Oh how my family loves sweet, delicious quick breads. This time of year I usually make pumpkin bread, but just about any sweet winter squash can be substituted. Today I'm using pureed acorn squash, but think about using other tasty varieties like butternut, buttercup, cushaw, delicata, hubbard, kabocha, and so on.
I like to freeze the roasted, pureed squash in 1-cup portions so I can bake a fresh loaf whenever the mood strikes. Also, baked loaves freeze beautifully when wrapped well in plastic followed by heavy-duty foil, being sure to seal very well. Thaw, wrapped, in the fridge overnight.
To begin, we'll need to roast some squash. For the bread shown in the photo, I used acorn squash, but just about any sweet winter squash variety can be used.
Preheat the oven to 400F and place the squash cut side down on a half sheet pan. Pierce the squash with the point of a sharp knife a few times so they don't explode in the oven.
Roast uncovered for about 30 minutes until they look like this. They'll be soft to the touch and the flesh will scoop out easily when they're cool enough to handle.
They should be soft enough to give under pressure. Don't be alarmed if the squash halves start to caramelize during the roasting process. Extra flavor. Cool and scoop the squash from the skins and puree it. If I have a lot of squash to puree, I use this wonderful piece of equipment. For a smaller amount, a hand-held immersion blender works well - I use this one).
Time to mix the dry ingredients for the bread. Flour, salt, baking powder, baking soda, cinnamon, nutmeg, and cloves.
Whisk to combine. Have you tried a flat whisk yet? I have this one - changed my life.
In a separate bowl, combine the rest of the ingredients. Pureed squash, applesauce, sugar, and eggs.
Whisk to combine.
Now pour the wet ingredients into the dry and mix thoroughly. I usually start out whisking, then switch to a silicone spatula - this one is my all-time favorite.
Spray a 9x5-inch loaf pan with Baker's Joy.... unless you want the corners of your bread to stick in the pan. Another life changing product. Just saying.
Pour the batter into the pan and bake for about an hour. Remove from oven and rest for about 10-15 minutes before unmolding. Cool completely on a rack before slicing with a serrated knife (my favorite brand).
Be sure to use a really good quality pan, like this one, for best results. Your bread won't burn and your pan won't rust. Commercial quality pays.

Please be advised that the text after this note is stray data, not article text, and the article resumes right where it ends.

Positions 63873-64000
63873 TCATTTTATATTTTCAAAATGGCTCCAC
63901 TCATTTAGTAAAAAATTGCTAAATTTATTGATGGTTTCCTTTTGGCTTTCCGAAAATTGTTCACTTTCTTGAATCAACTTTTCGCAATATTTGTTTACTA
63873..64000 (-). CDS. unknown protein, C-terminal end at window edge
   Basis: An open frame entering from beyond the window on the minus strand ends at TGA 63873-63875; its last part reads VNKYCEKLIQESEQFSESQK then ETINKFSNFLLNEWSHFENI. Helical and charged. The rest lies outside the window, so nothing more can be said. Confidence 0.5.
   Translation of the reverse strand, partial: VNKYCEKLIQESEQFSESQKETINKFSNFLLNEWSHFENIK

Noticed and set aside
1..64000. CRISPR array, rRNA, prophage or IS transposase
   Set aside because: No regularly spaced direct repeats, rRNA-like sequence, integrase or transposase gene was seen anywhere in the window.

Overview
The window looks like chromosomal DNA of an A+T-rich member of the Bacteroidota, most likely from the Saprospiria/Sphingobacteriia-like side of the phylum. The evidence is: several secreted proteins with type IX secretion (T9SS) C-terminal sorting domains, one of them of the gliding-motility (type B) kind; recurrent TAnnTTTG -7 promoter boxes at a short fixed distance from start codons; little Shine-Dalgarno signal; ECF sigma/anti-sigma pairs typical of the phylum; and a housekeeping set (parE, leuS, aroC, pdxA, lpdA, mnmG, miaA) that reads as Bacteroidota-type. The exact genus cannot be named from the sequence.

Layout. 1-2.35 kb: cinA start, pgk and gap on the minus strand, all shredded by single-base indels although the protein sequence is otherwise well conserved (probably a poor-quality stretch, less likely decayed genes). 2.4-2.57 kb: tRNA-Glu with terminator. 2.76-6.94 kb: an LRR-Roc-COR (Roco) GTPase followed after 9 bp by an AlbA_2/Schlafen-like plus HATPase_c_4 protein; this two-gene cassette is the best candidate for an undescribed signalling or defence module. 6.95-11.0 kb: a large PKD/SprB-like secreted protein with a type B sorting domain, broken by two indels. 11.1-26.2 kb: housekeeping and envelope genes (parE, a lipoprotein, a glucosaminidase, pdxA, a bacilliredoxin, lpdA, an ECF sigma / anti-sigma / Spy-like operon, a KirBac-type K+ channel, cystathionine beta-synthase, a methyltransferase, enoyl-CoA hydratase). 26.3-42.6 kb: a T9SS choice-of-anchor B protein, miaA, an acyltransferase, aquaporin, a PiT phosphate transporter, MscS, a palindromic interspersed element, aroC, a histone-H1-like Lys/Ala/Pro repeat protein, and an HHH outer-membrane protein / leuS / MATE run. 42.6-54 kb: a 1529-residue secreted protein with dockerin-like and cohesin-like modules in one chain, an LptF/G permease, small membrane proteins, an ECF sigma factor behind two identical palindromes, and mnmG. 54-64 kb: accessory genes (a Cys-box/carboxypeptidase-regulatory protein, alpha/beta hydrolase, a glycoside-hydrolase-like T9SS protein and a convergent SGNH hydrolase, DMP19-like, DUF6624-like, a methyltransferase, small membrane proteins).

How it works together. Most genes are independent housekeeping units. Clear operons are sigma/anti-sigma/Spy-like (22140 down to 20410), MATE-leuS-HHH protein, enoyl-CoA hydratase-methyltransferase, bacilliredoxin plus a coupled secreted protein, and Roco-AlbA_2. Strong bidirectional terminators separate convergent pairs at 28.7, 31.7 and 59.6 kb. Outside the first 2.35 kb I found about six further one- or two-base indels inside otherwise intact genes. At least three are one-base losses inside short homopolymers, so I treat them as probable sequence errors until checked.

Roasted Acorn Squash Bread
makes one 9x5-inch loaf
- 1 cup roasted acorn squash puree (see note below)
- 4 ounces applesauce
- 1 1/3 cup granulated sugar
- 2 large eggs
- 1 1/2 cup all purpose flour
- 1/4 teaspoon freshly ground nutmeg (or double dried)
- 1/2 teaspoon baking soda
- 1/2 teaspoon baking powder
- 1/2 teaspoon fine salt
- 1/2 teaspoon ground cloves
- 1/2 teaspoon ground cinnamon
- Preheat oven to 350F, caot a 9x5-inch metal loaf pan with baking spray, and place oven rack in lower center position.
- In a medium mixing bow, whisk together the pureed squash, applesauce, sugar, and eggs; set aside.
- In a large mixing bowl, whisk together flour, nutmeg, baking soda, baking powder, salt, cloves, and cinnamon.
- Pour squash mixture into flour mixture and whisk until no dry lumps remain.
- Spread batter evenly in prepared loaf pan and bake for about an hour. The bread is done when a wooden skewer inserted in the center (and all the way down to the bottom of the pan) comes out clean.
- Remove bread from oven and rest for 10- 15 minutes before unmolding.
- Allow bread to cool completely on a rack before slicing.
- To roast squash, preheat oven to 400F. Cut squash in half, scoop out and remove seeds. Place halves, cut side down, on half sheet pan. Pierce skin with knife in several places. Bake for about 30 minutes or until the outer skin softens and gives under pressure. When cool enough to handle, scoop flesh from skins and use a food processor to puree (you can skip this step if your squash doesn't have a stringy texture).
- Freeze the roasted, pureed squash in 1-cup portions so you can bake a fresh loaf whenever the mood strikes.
- Baked loaves freeze beautifully when wrapped well in plastic followed by heavy-duty foil, being sure to seal very well. Thaw, wrapped, in the fridge overnight.